When the world is on fire you make biscuits.

Has it really been two years since I posted here? Wow. I guess a global pandemic, an attack on the US Capital, a contested election, a racial reckoning, the loss of my beloved step father, the loss of so many American lives to disease, violence, terrorism and war, has had me a little distracted huh? What’s sad is this list is incomplete.

When I got the notice from Go Daddy to renew my domain I seriously thought about letting it go, but my wiser self decided to pay the $18 and give myself the year to think about it. It’s not that I think anyone is dying to read what I write but someday I’ll be gone and this blog was started as a gift to my grandchildren. It’s for and because of them, that I sit here on this unseasonably warm Sunday September morning trying to decide what to share with you, and what you’re going to get is biscuits. Yes, biscuits. See here’s the thing. In the last eighteen months, I didn’t learn a new language, build a new deck, take up a keto diet, redecorate my entire house or any of the other ridiculously productive things other people did in quarantine. What I did do is learn to bake a really good biscuit. There was a lot of trial and error involved. There was research. There was eating of the victories and failures because let’s be realistic, with a enough butter and jam even a less than perfect biscuit is edible and I grew up in a “waste not want not” home. As I got better at it, I posted some pictures on Facebook and every time the comments said “Share your recipe!” “They look delicious.” “I want some!” “You know those are full of carbs and will go straight to your ass right?” Ok, that last one was my own but you get the point. I’ve been a life long baker but until I took this on as project, I hadn’t had much success making a biscuit that didn’t resemble by look or texture a hockey puck or a very unappealing looking dog treat. With much practice I can say I make a pretty damn good biscuit these days. Here’s how I make them. You don’t have to make them yourself. No pressure. Do what you want. I am sharing because I’m proud of these babies and these days, with so much sadness, divisiveness, and fear everywhere it’s nice to have this little thing that makes me feel good about myself.


Preheat oven to 400. Put some parchment paper on a cookie sheet. Put a big piece of parchment on the counter.

Wash your hands. (Hey, I assume nothing)

  • 2 1/2 C flour
  • 1 TBS baking powder
  • 1 tsp baking soda
  • 2 tsp sugar
  • 1/2 tsp salt
  • 1/2 C (one stick) very cold or frozen butter (If you use salted butter, decrease the salt to 1/4 tsp)
  • 1 C milk or buttermilk
  • cream to brush on tops

Combine dry ingredients in a bowl and mix well with a fork. Here’s where it gets really fun. Use a box grater and grate the butter in to the dry ingredients. Work quick so it doesn’t get soft. I use a frozen stick of butter for this. Once you’ve shredded up all the butter, stir it in with the fork . It resembles little “pebbles” in your dry ingredients.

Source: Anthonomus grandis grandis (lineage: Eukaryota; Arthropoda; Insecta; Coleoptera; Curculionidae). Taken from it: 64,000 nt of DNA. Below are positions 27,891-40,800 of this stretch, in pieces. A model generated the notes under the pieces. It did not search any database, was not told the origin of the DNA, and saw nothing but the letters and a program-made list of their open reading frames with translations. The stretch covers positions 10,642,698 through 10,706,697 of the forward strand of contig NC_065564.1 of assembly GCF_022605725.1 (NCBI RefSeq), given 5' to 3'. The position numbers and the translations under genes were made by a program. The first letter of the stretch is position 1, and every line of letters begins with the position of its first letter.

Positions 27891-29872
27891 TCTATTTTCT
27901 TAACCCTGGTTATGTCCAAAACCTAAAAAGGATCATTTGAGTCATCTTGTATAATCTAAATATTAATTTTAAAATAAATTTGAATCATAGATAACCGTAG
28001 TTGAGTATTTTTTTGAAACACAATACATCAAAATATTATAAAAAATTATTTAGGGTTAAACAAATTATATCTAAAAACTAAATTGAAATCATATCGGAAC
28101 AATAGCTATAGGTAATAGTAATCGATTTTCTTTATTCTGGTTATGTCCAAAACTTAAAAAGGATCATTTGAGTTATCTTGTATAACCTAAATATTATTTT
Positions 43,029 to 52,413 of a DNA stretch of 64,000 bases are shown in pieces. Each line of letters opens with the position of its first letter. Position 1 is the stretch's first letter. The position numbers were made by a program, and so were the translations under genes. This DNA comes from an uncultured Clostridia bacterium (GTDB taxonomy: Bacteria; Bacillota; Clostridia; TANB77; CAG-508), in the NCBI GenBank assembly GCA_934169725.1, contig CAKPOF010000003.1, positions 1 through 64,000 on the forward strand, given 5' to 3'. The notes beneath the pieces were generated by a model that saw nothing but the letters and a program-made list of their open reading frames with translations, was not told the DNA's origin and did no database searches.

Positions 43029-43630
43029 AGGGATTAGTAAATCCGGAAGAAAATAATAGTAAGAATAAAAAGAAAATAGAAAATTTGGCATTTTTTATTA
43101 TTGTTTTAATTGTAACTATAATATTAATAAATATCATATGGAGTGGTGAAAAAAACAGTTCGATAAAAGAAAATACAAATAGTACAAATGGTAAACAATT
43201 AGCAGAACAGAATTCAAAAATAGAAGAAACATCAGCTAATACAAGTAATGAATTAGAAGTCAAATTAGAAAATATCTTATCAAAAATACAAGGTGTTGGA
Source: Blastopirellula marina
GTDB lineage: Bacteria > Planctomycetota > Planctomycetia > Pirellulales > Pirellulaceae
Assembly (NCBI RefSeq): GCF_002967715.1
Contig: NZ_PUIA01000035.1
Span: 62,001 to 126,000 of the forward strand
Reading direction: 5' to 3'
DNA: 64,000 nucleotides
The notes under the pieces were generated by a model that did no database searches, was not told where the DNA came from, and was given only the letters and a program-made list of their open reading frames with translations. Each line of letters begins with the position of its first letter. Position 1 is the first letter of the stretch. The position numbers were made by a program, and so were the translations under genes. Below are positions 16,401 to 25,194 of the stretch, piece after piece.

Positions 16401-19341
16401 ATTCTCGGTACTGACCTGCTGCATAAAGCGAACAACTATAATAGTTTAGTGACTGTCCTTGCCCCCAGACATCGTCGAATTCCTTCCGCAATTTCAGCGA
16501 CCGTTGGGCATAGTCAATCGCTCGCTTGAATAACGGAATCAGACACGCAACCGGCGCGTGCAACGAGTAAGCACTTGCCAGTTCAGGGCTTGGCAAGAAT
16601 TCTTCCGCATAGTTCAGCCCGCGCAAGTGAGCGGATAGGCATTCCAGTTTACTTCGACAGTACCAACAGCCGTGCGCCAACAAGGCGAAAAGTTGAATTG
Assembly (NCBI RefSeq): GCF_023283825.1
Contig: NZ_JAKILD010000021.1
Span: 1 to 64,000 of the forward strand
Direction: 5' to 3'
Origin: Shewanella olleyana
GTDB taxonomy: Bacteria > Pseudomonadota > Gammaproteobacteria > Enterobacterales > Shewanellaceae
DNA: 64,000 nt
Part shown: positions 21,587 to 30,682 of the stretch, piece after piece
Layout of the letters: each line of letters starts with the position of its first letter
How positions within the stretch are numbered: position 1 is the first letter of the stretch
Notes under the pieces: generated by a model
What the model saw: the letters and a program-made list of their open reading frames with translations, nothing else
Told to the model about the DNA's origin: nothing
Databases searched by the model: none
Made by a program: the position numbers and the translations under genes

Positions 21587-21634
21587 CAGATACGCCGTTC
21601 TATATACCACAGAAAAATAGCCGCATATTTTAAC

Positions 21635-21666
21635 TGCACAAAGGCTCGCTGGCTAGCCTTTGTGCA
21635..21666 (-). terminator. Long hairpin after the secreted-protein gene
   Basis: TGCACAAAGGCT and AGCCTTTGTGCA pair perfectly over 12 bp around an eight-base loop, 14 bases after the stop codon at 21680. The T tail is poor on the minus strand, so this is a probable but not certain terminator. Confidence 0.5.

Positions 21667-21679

Add your milk and stir with the fork. It is still kind of sticky but dump that whole mess on the parchment paper.

Start shaping your dough in to a rectangle like about the size of an 8×10 picture frame. If it’s too sticky to handle sprinkle a little flour on it but not too much. If you use too much flour, the biscuits will be dry. Once you make your rectangle, fold it in half, and then half again. This is called laminating. This is what gives you layers. Don’t handle the dough any more than necessary. You don’t want to melt the butter.

Do this folding over thing three times. Then gently shape into either a rectangle or circle depending on what shape you want your biscuits. When we make sausage gravy I cut them in to 9 squares. Today we were making sausage patties so I cut 8 circles with a biscuit cutter. When doing a round biscuit, cut as many as you can then take the scraps, reform them and cut more until all your dough is used up. It’s normal to have a rough looking last biscuit. She may not be much to look at but she’s got a great personality.

Biscuits like to be near each other so place them fairly close on your pan. I use a cookie sheet with parchment paper. If you don’t regularly use parchment paper go to the store and buy it now. Buy two. It will be life changing. Brush the tops with melted butter or cream. I use half and half because that’s what I usually have on hand.

Bake 13 to 16 minutes. Do not be tempted to open the oven and check on them. They need all that good hot heat to stay in the oven. At 13 minutes you can start checking on them. Take them out when the tops and the bottoms are brown and beautiful.

Can we take a minute to admire how lovely these are? (final Jeopardy song plays)

Cook up some sausage, fry an egg and put this bad boy together. This is the point where I handed one to my husband who said “I don’t think I can fit that in my mouth” to which I said “That’s what she said.” and it devolved from there. We’re dumb, but breakfast was delicious this morning!

Note: You can make a sweet version of these by increasing the sugar to 2 TBS and sprinkle the tops with sugar after brushing with cream. Macerate some strawberries and grab some whip cream and you have a killer strawberry shortcake.

I’ll try not to take two years to post again.

Cinnamon rolls I am coming for you….